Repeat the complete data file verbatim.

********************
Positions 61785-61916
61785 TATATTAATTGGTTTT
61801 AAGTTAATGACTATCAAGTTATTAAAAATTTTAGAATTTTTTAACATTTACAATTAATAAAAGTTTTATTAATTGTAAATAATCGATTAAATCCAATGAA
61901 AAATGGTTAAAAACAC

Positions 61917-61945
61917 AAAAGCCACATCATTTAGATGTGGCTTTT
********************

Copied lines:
Positions 61785-61916
61785 TATATTAATTGGTTTT
61801 AAGTTAATGACTATCAAGTTATTAAAAATTTTAGAATTTTTTAACATTTACAATTAATAAAAGTTTTATTAATTGTAAATAATCGATTAAATCCAATGAA
61901 AAATGGTTAAAAACAC

Positions 61917-61945
61917 AAAAGCCACATCATTTAGATGTGGCTTTT